The Heckscher–Ohlin theorem
is one of the four critical theorems of the Heckscher–Ohlin model
. It states that a country will export goods that use its abundant factors intensively, and import goods that use its scarce factors intensively. In the two-factor case, it states: "A capital-abundant country will export the capital-intensive good, while the labor-abundant country will export the labor-intensive good."
The critical assumption of the Heckscher–Ohlin model is that the two countries are identical, except for the difference in resource endowments. This also implies that the aggregate preferences are the same. The relative abundance in capital
will cause the capital-abundant country to produce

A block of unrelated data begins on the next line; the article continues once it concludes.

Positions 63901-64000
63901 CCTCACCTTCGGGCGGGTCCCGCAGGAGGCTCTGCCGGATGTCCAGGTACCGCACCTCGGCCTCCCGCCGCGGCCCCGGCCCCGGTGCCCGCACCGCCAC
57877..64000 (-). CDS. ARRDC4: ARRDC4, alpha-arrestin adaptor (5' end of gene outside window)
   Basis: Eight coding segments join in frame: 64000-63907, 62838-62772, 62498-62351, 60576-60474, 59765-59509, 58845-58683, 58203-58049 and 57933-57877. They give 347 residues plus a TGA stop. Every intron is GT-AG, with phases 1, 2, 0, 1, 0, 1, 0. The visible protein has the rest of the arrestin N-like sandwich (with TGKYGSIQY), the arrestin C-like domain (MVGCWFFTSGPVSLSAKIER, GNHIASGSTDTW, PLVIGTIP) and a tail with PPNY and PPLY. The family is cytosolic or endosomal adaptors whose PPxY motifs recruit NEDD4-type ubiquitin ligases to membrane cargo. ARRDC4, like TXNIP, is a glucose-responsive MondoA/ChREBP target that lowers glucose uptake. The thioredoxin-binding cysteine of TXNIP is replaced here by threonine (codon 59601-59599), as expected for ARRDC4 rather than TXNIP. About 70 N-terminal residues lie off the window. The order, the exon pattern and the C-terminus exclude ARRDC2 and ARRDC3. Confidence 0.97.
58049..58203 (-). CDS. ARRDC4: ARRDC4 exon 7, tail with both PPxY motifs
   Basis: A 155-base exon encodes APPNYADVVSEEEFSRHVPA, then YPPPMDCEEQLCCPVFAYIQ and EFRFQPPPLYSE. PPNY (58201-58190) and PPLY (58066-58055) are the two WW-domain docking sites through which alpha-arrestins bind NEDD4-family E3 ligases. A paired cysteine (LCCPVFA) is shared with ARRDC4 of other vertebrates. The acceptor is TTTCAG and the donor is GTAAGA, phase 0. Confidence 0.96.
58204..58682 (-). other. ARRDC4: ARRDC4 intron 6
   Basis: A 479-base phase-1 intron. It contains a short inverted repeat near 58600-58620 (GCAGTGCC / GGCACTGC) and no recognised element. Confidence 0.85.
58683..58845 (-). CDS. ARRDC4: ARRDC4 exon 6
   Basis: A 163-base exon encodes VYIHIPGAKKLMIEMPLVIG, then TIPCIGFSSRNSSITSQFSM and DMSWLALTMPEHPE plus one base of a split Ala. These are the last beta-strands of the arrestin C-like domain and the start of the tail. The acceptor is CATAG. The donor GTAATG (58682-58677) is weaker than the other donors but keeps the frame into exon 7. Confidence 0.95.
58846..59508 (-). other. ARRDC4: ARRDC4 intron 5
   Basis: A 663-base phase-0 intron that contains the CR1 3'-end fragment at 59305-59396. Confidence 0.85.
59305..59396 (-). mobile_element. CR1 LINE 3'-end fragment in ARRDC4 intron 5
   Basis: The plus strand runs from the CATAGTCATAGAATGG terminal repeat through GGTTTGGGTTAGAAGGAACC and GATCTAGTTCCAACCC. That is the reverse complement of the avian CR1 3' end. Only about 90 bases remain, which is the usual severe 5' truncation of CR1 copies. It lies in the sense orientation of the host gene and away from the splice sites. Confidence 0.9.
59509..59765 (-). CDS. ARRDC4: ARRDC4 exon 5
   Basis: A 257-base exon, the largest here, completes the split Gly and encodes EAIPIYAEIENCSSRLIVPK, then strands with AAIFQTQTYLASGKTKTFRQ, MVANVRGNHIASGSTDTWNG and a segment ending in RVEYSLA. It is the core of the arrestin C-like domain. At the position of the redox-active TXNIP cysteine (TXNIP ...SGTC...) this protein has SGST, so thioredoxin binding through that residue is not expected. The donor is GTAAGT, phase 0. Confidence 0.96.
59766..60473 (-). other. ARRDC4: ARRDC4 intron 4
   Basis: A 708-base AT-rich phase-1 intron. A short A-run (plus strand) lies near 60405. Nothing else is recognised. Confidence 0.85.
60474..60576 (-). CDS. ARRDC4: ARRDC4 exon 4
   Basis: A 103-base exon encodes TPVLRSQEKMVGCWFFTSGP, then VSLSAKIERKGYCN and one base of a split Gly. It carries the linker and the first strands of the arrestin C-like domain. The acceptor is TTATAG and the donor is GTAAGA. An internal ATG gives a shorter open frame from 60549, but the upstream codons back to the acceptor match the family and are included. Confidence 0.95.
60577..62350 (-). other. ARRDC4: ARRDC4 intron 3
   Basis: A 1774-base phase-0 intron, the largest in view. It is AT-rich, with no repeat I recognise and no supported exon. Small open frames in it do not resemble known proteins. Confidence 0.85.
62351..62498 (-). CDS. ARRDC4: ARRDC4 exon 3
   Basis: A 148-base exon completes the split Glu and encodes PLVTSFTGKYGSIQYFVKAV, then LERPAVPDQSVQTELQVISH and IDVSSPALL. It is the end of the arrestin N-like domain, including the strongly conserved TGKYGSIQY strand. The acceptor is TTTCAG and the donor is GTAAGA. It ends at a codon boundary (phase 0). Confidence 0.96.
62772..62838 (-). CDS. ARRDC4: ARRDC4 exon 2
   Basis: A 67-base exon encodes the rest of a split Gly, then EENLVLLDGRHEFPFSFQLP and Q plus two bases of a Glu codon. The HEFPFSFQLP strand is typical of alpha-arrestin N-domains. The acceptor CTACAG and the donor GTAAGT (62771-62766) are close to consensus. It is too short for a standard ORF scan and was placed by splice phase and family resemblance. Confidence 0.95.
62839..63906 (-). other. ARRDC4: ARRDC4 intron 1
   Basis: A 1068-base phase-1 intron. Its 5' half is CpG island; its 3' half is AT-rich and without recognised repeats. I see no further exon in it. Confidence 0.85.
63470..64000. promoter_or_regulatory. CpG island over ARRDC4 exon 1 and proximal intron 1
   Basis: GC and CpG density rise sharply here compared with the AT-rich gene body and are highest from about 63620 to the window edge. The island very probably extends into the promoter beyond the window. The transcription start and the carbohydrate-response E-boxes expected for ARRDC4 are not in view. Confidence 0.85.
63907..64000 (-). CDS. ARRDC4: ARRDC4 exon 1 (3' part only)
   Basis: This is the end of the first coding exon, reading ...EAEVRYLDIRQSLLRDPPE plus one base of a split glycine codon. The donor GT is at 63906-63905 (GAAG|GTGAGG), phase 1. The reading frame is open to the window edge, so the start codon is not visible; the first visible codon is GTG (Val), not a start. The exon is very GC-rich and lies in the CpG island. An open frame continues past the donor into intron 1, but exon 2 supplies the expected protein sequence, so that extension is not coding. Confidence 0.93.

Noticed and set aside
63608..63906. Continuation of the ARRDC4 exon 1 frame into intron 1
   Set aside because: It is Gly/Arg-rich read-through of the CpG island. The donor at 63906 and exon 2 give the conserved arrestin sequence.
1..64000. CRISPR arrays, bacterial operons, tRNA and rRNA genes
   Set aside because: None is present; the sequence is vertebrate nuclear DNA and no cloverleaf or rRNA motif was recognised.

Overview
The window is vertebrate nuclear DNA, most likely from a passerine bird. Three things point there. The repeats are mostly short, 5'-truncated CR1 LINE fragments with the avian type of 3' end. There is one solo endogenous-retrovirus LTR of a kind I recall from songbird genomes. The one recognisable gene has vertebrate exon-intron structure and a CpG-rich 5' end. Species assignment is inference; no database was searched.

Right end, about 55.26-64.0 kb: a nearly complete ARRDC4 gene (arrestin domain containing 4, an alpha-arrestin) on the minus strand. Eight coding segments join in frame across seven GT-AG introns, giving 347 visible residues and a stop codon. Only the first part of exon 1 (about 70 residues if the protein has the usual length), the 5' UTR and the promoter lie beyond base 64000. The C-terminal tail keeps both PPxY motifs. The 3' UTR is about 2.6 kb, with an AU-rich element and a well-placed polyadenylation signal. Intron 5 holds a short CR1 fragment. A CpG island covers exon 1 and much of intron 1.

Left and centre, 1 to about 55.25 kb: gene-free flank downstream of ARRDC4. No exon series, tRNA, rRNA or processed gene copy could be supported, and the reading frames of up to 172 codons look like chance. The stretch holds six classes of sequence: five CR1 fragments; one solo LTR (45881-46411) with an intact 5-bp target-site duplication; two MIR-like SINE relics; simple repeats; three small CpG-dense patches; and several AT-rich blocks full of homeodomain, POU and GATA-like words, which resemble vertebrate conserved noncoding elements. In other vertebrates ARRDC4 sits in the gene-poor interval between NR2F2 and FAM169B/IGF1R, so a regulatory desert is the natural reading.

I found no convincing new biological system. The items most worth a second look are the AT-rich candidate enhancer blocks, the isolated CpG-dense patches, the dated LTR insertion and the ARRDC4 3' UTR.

the capital-intensive good cheaper than the labor
-abundant country and vice versa.
Initially, when the countries are not trading:
- the price of capital-intensive good in capital-abundant country will be bid down relative to the price of the good in the other country,
- the price of labor-intensive good in labor-abundant country will be bid down relative to the price of the good in the other country.
Once trade is allowed, profit
-seeking firms will move their products to the markets that have (temporary) higher price. As a result:
- the capital-abundant country will export the capital-intensive good,
- the labor-abundant country will export the labor-intensive good.
The Leontief paradox
, presented by Wassily Leontief
in 1951, found that the U.S. (the most... Read More